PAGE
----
Are the Conditions Set Forth on the Reverse of a Receipt Enforceable ?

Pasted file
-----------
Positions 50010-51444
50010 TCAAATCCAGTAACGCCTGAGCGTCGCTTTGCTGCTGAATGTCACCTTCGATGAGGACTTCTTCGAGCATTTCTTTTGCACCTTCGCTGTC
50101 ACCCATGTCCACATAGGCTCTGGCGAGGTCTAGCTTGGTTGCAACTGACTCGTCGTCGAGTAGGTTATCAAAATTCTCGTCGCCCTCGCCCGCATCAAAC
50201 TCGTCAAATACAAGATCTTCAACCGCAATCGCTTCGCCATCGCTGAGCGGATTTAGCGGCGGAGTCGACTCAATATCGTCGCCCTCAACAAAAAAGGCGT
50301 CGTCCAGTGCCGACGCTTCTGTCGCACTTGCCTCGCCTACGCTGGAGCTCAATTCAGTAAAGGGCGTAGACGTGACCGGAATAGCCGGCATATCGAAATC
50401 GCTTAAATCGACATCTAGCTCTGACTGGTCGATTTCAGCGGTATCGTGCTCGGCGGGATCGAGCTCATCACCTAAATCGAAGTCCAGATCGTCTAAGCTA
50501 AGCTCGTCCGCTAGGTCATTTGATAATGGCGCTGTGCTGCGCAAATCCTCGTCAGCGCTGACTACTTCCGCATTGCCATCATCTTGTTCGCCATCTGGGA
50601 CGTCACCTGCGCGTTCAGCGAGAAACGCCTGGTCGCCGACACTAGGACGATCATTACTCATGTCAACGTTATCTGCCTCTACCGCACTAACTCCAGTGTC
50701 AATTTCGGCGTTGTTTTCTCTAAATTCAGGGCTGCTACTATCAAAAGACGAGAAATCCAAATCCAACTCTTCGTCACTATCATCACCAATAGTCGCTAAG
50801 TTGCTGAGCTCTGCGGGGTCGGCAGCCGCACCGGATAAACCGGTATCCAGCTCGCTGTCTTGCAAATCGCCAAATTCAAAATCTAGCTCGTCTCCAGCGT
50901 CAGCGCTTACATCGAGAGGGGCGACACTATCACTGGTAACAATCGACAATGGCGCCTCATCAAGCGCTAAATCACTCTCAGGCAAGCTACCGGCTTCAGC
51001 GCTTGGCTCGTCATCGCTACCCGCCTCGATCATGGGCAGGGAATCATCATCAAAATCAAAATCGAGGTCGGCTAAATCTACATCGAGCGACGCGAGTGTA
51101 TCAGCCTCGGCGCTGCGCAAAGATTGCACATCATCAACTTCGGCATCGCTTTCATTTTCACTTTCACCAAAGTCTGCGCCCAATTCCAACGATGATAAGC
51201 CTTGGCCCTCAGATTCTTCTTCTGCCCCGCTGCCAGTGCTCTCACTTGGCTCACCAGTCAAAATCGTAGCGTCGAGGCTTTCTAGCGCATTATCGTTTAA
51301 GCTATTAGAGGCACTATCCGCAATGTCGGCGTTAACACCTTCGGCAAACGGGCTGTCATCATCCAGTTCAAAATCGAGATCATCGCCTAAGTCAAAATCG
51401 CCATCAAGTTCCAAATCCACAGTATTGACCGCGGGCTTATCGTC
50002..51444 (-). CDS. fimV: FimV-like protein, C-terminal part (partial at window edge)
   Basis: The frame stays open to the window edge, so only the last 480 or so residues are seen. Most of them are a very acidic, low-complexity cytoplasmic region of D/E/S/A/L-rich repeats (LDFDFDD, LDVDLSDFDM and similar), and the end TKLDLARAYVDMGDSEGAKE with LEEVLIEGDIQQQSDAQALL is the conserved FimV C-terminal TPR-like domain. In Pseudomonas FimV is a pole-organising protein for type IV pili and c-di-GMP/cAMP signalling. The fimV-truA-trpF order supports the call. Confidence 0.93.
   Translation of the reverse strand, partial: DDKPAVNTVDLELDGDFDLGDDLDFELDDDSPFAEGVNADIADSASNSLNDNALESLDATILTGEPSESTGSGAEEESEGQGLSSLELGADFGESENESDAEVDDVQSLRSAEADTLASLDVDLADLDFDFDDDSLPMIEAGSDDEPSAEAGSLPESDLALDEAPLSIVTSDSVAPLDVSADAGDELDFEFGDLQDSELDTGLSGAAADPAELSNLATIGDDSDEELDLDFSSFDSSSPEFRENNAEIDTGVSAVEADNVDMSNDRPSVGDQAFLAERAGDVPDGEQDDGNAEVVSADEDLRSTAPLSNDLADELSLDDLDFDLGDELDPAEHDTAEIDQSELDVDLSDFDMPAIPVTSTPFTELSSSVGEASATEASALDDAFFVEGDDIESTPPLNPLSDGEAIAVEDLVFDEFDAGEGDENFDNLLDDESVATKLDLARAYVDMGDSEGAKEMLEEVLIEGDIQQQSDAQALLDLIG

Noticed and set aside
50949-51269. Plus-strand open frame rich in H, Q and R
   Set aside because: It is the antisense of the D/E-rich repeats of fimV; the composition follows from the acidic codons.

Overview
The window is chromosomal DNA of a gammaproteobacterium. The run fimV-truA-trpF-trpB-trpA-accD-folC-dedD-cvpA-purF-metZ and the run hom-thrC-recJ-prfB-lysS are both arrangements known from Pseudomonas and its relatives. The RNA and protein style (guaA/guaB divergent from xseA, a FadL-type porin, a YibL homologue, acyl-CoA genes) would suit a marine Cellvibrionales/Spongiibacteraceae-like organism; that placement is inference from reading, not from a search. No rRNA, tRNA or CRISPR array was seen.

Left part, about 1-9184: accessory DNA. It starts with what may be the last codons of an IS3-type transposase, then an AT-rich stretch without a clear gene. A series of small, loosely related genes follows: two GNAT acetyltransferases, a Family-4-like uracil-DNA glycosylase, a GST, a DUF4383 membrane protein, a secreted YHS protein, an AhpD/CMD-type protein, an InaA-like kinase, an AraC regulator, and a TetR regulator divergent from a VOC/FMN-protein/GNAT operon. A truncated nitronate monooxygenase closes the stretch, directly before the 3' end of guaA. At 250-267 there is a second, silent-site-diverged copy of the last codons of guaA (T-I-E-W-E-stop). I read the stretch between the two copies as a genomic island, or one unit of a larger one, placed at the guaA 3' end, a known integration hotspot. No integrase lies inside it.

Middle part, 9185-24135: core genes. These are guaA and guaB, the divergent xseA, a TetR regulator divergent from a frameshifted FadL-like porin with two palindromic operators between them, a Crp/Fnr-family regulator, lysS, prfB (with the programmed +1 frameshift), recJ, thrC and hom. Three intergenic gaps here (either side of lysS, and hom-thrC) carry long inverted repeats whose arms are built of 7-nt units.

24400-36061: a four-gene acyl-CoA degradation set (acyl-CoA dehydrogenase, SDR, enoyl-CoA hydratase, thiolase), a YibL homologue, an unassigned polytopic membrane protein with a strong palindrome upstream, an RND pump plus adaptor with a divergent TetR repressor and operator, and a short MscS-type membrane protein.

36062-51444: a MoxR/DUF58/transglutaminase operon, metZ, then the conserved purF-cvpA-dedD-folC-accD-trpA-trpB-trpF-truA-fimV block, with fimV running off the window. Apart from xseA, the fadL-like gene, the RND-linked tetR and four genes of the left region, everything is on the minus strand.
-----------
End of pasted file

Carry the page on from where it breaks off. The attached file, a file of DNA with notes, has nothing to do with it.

In Deutsch v. Long Island Carpet Cleaning Co., Inc., 5 Misc. 2d 684, 158 N.Y.S.2d 876 (A.T. 1st Dep't 1956), the court held that conditions set forth on the reverse side of a receipt given to the plaintiff customer of the defendant carpet-cleaning company (and on the reverse side of a subsequent written confirmation) were unenforceable for, inter alia, lack of evidence that the plaintiff had been effectively made aware of those conditions: The evidence elicited was insufficient as a matter of law to establish this receipt as an agreement binding the customer to the various conditions on the reverse side. It failed to meet the essential test of showing that these conditions, particularly the clause limiting the company's liability for negligence and this arbitration clause, had been brought to the attention of the customer. 158 N.Y.S. at 877. In Conboy v. Studio 54, Inc., 113 Misc.2d 403, 449 N.Y.S.2d (Civ. Ct. N.Y. Co. 1982), the court refused to give effect to a limitation of liability stated on a sign posted in the coat room operated by the defendant, explaining that the posting of the sign [is not] a useless act, for it may still function as a common law disclaimer. to bind Conboy to this limitation, I must find[,] however[,] that he had notice of the terms of the disclaimer and agreed to it. Studio [54] did not establish that the sign was posted in a conspicuous manner. The Court held that Conboy is not bound by the posted disclaimer of liability. 449 N.Y.S. 2d at 394.